Get yourself fit to aim for a home-buying goal

March 21, 2009

Since 2003, Scott Trappe, a professor of exercise science at Ball State University, has twice led a research project involving groups of average, out-of-shape undergraduates. In both cases, he convinced the students to do a 16-week training program to prepare for a grueling marathon. The results were stunning.

Not only did every student complete the marathon, but the fitness improvements that came with vigorous exercise had a transformative effect on their lives, helping them attain a myriad of personal objectives.

Could fitness help you achieve a long-held real estate goal, such as moving from a cramped apartment to a house of your own in an area with top-rated schools for your children? Absolutely, according to Trappe, who says "exercise delivers big time, both in physiological and psychological ways."

"With fitness you get mental focus and the confidence to conquer almost any goal you set," he says, "whether that means buying the house of your dreams, getting an advanced degree, or landing a new job."


The link between exercise and home-buying goals hardly surprises Mark Nash, a veteran real estate broker and author of "1001 Tips for Buying and Selling a Home." For years, he's noticed that clients who pursue fitness regimens are more likely to reach the finish line with their housing plans.

"Exercise can propel you to homeownership by giving you the structure and self-discipline to move forward. As you see your body improving, you can envision your living space improving as well," Nash says.

Of course, many prospective home buyers are currently waiting on the sidelines until the turbulence in the U.S. economy passes. But "if your job is secure and your credit is decent, this could be an ideal moment to acquire your first property," Nash says. "People who do their homework can find outstanding values in this market."

Here are pointers for those who'd like to use exercise to gain momentum toward their real estate goal:

Take a methodical approach to both fitness and home-buying.

As Nash says, those who attempt either a crash exercise program or a crash home-buying venture are at risk of failure. Rather, they need patience and tenacity.

Before going house hunting, would-be home buyers should outline their priorities, scout neighborhoods and meet with a reputable lender to gain mortgage preapproval. Likewise, those embarking on an exercise program should follow a methodical course as they ramp up.

Trappe says that even though research shows it can take at least six to eight weeks of training for an out-of-shape adult to become physically fit, "after three months, you'll be hooked."

Choose the kind of exercise that fits your lifestyle and preferences.

Research done at Ball State University's Human Performance Lab shows that relatively small amounts of time spent on fitness can yield large results.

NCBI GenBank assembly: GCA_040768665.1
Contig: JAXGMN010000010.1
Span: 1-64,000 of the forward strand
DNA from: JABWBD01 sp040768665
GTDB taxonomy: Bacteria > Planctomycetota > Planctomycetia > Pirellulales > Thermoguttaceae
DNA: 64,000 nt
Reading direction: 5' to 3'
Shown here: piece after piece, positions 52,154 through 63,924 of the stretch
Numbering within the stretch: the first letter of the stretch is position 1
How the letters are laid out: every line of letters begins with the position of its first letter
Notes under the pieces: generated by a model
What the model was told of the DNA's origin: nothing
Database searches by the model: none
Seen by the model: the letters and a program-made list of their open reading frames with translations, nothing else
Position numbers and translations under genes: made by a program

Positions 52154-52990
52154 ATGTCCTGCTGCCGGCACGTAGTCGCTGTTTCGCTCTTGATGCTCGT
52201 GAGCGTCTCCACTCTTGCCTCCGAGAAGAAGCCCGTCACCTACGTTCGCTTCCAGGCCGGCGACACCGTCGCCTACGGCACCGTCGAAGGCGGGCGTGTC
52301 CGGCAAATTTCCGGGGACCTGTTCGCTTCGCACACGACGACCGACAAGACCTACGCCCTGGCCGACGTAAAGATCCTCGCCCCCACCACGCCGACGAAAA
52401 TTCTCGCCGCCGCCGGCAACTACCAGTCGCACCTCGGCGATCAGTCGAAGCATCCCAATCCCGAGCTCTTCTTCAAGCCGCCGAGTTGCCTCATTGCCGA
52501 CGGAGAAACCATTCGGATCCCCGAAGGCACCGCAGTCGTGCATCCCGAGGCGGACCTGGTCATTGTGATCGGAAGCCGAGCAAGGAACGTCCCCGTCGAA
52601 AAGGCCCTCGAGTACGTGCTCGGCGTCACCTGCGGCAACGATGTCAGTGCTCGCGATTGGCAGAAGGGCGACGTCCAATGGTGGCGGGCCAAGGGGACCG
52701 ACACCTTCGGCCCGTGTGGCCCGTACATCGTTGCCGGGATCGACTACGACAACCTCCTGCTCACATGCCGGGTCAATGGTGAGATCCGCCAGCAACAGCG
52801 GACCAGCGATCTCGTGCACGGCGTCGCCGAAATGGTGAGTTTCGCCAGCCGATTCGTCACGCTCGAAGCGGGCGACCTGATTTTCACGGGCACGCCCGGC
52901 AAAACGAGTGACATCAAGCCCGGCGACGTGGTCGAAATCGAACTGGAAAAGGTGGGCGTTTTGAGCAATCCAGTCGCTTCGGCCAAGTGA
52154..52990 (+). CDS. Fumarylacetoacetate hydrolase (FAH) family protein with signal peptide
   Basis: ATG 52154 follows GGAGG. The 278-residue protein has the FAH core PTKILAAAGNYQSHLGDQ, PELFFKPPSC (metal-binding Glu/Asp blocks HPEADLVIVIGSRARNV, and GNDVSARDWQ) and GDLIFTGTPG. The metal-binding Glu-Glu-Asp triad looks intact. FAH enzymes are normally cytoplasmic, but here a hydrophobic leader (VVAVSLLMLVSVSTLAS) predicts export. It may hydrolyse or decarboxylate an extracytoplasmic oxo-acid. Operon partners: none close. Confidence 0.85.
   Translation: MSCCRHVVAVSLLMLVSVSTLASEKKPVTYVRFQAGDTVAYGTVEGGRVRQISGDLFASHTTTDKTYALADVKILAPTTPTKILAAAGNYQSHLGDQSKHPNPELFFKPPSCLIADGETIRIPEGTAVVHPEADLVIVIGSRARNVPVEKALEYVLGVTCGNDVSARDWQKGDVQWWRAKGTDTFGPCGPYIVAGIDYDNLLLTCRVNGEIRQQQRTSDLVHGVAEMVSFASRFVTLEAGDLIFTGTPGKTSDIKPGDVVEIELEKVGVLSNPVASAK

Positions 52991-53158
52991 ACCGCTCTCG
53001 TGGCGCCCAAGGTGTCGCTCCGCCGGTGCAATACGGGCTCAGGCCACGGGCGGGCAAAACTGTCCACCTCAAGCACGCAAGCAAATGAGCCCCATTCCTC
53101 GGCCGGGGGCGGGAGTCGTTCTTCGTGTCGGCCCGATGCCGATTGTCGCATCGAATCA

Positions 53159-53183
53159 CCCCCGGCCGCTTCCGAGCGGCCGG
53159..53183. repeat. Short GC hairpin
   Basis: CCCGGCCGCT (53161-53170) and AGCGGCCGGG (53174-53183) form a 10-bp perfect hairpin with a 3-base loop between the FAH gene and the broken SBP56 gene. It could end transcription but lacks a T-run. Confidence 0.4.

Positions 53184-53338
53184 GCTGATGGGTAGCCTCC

"We bring people in here, some up in their 80s and even 90s, and get them going on a solid exercise program that yields big benefits with just three to four fairly brief workouts per week," Trappe says.

You don't need to be a marathon runner to gain the results you're seeking. The key, Trappe says, is to choose fitness activities you enjoy that can be embedded in your daily routine and pursued on a regular basis near your home or workplace.

"Research shows that intensity wins hands down over the amount of time spent," Trappe says. "A little exercise goes a long way if you work out at a high percentage of your full potential."

Engage with others as you pursue your dual goals.

Home buyers gain momentum by working with enthusiastic and supportive real estate agents and mortgage lenders. Likewise, an "exercise buddy" who lives nearby can make a huge difference in helping you achieve your fitness goals, says Lawrence Mandarino, a kinesiology professor at Arizona State University.

"It's amazing how much faster time goes by when you have someone to talk to during exercise," he says. "Many people fail to keep exercising because they do it alone, which can be isolating and boring."

Include exercise expenses in your budget.

Exercise experts say it needn't be costly to pursue a rigorous exercise program that could both improve your health and advance your home-buying goal. All you need are a few items of gear, such as good running shoes or swim goggles. A gym membership also works well for those who enjoy the sociability of a health club.

But those struggling to save for the down payment on a home might consider dropping their gym membership. Trappe, however, recommends that prospective home buyers keep the gym and instead cut their restaurant tabs or cable TV bill.

"An investment in exercise is low-cost and the returns are monumental," Trappe says.

To contact Ellen James Martin, e-mail her at

Copyright 2009 Ellen James Martin

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